Networking: Informational Interviews and Email Etiquette
What is an informational interview?
An informational interview is an opportunity for you to ask questions of an alum or a professional in your field of interest. These interviews are not directly used to find jobs or internships but are instead ways to gather information and gain insight into life after Earlham.
Informational interviews can help you find out more about your field of interest, learn about a certain company or organization, or understand a different perspective.
What should I ask in an informational interview?
Informational interviews are all about making connections and broadening your knowledge. Some potential questions include:
- Could you tell me about your career path?
- What was your first job out of Earlham or after college?
- What does a typical workday look like for you?
- What advice do you have for someone starting out in your field?
How do I find someone to interview?
Most people are open and willing to talk about their careers with young professionals. Reach out through your network of family and friends to find people working in your field of interest. You can also contact someone at a specific organization or company in which you’re interested. If you would like to connect with alumni, visit the CCE to learn about possible connections.
If you are looking to make a connection through email or social media, send a short and professional email to a person who works in a field or organization in which you are interested. In the email, make sure you:
- Include your name, college that you are attending, and major.
- Explain why you are interested in connecting with them (to ask for their advice for a young professional and to learn about their career path).
- Ask them for twenty minutes of their time, either to meet for coffee (locally) or to have a brief phone conversation at a time of their convenience.
- Thank them for their time and consideration.
Above all, be courteous and curious.
Email can be a great way to communicate with potential contacts in your field of interest–as long as your email doesn’t come across in a negative light. Follow some of these quick tips to make sure your email etiquette is up to par.
- Use a professional email address. Avoid using email handles like “partygirl92” or “batman56.” Create a professional email, ideally using your name as the handle. Your Earlham email is also appropriate for professional settings. You can always set up email forwarding so you don’t have to check multiple email accounts.
- Use a professional greeting and closing. Although we are all on a first-name basis at Earlham, it’s still a good idea to be professional and courteous in email. Don’t start your email with “Hey.” Sign off by using a phrase like “Sincerely,” “All the best,” or “Thank you.”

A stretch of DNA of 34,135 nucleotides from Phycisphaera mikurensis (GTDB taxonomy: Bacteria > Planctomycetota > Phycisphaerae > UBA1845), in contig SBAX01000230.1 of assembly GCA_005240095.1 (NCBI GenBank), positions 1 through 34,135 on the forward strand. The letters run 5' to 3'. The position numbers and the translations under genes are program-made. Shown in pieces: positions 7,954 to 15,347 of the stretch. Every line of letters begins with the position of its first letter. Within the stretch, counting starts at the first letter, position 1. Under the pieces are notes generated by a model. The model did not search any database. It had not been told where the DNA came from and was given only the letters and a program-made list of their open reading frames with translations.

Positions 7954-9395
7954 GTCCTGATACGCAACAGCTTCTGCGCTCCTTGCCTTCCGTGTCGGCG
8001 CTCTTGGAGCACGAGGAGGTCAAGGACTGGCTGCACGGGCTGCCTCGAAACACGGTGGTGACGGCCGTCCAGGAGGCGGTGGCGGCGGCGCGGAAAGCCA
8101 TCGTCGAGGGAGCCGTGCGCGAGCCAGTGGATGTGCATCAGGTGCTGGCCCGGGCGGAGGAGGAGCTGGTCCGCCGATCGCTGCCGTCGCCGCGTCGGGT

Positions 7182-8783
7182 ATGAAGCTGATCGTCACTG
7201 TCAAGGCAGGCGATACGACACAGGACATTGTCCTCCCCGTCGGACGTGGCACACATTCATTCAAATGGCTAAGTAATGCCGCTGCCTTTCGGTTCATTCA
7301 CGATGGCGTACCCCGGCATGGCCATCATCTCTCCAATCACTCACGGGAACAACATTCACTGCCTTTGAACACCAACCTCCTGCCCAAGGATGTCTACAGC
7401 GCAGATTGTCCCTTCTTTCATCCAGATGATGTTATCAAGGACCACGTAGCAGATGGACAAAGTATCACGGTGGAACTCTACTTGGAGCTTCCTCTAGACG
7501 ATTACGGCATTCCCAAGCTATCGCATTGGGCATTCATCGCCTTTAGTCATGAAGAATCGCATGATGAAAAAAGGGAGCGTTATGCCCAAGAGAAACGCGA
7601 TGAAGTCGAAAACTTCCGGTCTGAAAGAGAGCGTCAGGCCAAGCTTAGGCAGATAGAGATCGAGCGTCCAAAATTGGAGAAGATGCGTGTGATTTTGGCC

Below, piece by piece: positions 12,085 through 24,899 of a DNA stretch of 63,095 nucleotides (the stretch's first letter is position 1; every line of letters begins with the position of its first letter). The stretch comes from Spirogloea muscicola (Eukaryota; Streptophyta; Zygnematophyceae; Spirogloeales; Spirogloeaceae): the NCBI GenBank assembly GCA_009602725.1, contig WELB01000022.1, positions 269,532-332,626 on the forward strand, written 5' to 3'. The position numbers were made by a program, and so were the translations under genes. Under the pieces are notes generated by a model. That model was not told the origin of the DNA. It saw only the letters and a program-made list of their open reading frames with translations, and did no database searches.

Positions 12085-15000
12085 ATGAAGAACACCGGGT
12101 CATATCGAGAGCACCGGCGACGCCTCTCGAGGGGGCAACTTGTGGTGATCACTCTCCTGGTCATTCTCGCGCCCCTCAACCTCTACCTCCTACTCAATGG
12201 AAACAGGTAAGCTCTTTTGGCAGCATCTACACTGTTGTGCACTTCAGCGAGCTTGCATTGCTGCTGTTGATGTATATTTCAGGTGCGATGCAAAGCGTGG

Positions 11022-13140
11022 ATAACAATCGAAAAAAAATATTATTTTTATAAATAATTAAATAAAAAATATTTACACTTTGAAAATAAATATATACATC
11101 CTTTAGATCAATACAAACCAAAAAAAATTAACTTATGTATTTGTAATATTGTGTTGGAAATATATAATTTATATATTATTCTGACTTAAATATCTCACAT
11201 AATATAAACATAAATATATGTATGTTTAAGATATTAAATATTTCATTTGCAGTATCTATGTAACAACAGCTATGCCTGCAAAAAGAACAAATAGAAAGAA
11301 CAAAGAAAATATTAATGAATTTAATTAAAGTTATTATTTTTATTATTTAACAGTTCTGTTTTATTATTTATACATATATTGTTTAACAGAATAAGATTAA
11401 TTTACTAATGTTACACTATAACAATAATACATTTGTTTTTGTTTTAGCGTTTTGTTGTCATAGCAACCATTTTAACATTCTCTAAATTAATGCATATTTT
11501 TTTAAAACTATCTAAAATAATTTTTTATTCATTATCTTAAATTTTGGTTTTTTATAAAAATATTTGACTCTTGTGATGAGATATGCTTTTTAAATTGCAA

- Be clear and concise. This applies to both the subject line and the body of the email. Create a subject line which directly refers to the subject of your email. In the body, make sure your language is clear and concise while still being polite. While you shouldn’t use abbreviations or texting language (LOL, TTYL, etc.), you also don’t want to lose your reader’s attention by being too wordy or beating around the bush.
- Be polite. Saying “please” and “thank you” goes a long way, especially when you are asking something of someone. Reread your email before sending, paying attention to the tone. Could someone reading this email take it the wrong way? Remember that your readers will not have your tone of voice, facial expressions, and gestures to help them understand your meaning. Humor and sarcasm are especially hard to relay through email.
- Fill in the “To” field last. Avoid sending an email before it’s finished by leaving the “To” field blank until you’re ready to send. Remember, once an email has been sent, you can’t get it back–and you also can’t control who may receive it as a forward. This is a good point to remember before sending what could be perceived as negative communication. Always make sure the words you send out into the world reflect a positive and professional image of you.
Sample Networking Email
Subject: Career Advice for an Earlhamite
Dear Mr. Darwin,
My name is Jane Doe, and I am a second-year student majoring in biology at Earlham College. I am interested in a career in biology and research, and my Career Coach suggested I contact you. I understand that your research involves the evolution of finches, a subject I am also interested in studying.
It would be very helpful to speak with someone who currently does the work which I would someday hope to pursue. I’m interested in learning about the steps you took to become a researcher, as well as any career guidance you might be able to offer. Would you be willing to have a 20-30 minute phone conversation on this subject?
Thank you for your time and consideration.